Just as locals thought the 2015 Baltimore Pride block party was returning to its familiar Eager and Charles streets locale after a one-year absence, a scheduling snafu by the City of Baltimore threw a wrench into those plans. Officials issued a permit to perform demolition and repaving of the parking lot (adjacent to Club Hippo and Grand Central Station nightclub) that has traditionally been used to host Pride vendors during the block party.
Additionally, the building on the north side of the parking lot (1010 N. Charles St.) has been demolished. Pride coordinator Paul Liller said he was notified of the parking lot construction in early June. News of the construction permit came months after Baltimore Pride submitted its permit to use the space. This can be seen as an oversight by the city, says Liller, which essentially issued two permits for the same space during the same period of time.
After meeting with city officials, the fire department and the permit office in mid-June, it was discovered that the construction would not be completed in advance of the block party on July 25, and an alternate location needed to be secured. Baltimore Pride secured the parking lot at the corner of Cathedral and Brexton streets, traditionally dubbed “the lesbian lot” as well as an adjoining parking lot on Charles Street, in front of Mt. Vernon Stable. Those lots are connected by a path.
Alcohol will be served in the space. Anyone who wishes to drink in the space will need to purchase a wristband. Bands will be available for sale on site, at the Hippo, and through a pre-sale at the Gay, Lesbian, Bisexual and Transgender Community Center of Baltimore and Central Maryland (GLCCB) in the week leading up to Pride. Vendors have been notified of the new footprint. A detailed map will be released in advance of the block party.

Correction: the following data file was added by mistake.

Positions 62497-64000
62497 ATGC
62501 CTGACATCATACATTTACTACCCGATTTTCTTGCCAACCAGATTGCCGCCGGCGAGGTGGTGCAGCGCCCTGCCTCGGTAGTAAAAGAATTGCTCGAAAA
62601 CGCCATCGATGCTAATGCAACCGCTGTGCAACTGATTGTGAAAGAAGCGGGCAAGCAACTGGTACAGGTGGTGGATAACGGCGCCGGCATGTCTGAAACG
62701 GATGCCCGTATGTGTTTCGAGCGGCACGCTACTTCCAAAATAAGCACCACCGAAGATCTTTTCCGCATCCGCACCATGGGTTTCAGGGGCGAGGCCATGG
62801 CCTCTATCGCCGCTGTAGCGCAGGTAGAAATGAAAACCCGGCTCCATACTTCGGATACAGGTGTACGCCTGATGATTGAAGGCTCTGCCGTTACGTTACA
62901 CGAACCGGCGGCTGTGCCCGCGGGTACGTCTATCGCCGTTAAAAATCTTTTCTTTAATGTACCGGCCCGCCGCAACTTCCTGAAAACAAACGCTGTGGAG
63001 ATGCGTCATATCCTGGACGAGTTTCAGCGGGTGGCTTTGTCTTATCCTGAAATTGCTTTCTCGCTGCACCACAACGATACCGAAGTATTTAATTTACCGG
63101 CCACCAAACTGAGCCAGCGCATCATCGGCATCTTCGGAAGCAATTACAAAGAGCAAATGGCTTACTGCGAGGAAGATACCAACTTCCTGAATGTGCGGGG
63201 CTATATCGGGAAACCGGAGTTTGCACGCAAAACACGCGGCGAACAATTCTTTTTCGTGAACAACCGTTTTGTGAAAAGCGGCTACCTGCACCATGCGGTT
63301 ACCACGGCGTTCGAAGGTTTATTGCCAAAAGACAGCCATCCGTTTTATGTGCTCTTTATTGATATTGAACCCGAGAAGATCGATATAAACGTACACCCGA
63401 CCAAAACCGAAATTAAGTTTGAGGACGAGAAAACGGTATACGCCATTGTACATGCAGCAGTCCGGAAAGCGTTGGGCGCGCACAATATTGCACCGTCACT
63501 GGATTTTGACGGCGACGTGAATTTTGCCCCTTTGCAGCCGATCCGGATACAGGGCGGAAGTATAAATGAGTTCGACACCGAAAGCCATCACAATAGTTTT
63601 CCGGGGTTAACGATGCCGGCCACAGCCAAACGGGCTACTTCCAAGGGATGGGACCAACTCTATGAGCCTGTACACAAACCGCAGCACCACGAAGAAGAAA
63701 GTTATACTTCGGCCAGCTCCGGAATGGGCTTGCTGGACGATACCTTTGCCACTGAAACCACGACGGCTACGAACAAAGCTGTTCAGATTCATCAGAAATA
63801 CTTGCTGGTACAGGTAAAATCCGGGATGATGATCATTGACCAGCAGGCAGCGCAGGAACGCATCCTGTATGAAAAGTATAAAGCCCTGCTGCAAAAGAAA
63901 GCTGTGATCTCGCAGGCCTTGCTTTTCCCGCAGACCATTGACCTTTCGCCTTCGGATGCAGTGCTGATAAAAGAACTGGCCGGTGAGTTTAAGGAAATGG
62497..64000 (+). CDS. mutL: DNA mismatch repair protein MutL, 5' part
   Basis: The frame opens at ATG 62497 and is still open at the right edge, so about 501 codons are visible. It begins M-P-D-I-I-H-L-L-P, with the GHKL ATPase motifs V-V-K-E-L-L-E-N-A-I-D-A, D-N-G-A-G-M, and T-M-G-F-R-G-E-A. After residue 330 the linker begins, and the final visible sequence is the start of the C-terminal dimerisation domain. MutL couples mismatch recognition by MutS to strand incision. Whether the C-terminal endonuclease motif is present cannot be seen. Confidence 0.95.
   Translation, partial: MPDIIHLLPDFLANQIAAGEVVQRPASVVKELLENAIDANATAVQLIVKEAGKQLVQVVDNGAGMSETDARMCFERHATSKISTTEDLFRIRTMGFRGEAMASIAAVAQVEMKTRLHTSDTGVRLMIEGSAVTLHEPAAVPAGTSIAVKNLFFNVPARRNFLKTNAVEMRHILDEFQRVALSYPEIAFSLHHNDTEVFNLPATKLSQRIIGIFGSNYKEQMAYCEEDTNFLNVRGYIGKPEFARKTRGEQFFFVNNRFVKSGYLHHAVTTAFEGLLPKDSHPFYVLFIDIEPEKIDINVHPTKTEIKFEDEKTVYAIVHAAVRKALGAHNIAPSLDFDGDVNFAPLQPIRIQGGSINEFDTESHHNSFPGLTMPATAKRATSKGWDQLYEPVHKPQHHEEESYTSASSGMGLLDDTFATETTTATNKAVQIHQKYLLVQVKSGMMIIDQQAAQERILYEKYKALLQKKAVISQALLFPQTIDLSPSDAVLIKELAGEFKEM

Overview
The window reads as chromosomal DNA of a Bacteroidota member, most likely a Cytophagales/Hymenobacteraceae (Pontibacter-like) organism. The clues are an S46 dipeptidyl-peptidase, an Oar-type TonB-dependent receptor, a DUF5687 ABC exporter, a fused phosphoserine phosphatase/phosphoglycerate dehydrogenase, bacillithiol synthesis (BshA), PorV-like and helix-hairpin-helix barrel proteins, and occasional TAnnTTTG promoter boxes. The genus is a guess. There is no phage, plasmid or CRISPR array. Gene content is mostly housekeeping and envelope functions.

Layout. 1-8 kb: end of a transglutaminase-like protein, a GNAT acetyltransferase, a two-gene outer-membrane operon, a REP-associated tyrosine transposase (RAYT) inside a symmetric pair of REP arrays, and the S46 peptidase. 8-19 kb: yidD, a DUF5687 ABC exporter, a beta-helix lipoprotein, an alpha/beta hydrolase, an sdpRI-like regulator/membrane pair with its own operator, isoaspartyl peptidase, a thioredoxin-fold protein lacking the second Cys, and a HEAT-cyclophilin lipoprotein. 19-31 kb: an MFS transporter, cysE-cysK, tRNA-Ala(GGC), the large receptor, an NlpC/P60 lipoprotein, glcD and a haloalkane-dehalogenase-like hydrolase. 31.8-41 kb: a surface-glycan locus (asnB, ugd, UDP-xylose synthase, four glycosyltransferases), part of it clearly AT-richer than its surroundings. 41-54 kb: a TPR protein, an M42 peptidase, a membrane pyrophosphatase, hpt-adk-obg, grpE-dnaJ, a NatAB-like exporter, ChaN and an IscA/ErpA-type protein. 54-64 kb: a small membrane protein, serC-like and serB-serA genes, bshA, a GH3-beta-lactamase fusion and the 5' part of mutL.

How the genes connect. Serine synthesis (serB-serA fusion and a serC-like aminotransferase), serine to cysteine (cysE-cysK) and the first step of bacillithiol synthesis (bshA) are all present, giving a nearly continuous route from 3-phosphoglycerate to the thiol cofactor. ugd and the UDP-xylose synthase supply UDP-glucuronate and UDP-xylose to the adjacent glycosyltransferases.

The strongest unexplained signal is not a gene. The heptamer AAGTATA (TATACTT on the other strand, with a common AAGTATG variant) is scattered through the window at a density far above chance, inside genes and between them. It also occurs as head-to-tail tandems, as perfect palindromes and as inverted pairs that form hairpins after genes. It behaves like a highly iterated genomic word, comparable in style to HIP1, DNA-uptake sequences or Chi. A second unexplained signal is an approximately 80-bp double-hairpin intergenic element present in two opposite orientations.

Baltimore Pride, a function of the GLCCB, is celebrating its 40th anniversary this year. After receiving community feedback that criticized its move to a two-day event in the Mount Royal area in 2014, GLCCB officials decided to return to the Mount Vernon area in 2015.
“The discovery of a construction permit being issued after we submitted our own permit was upsetting, but I’m confident that the new space, which is mere feet away from our traditional footprint, will still deliver all the fun and excitement that Baltimore Pride revelers have come to expect,” Liller, who is also GLCCB deputy director, told the Blade.
The annual parade and block party will occur on July 25 with the Sunday festival to return to Druid Hill Park on July 26. The parade, which traditionally took place along Charles Street, will march along Cathedral Street instead — another change.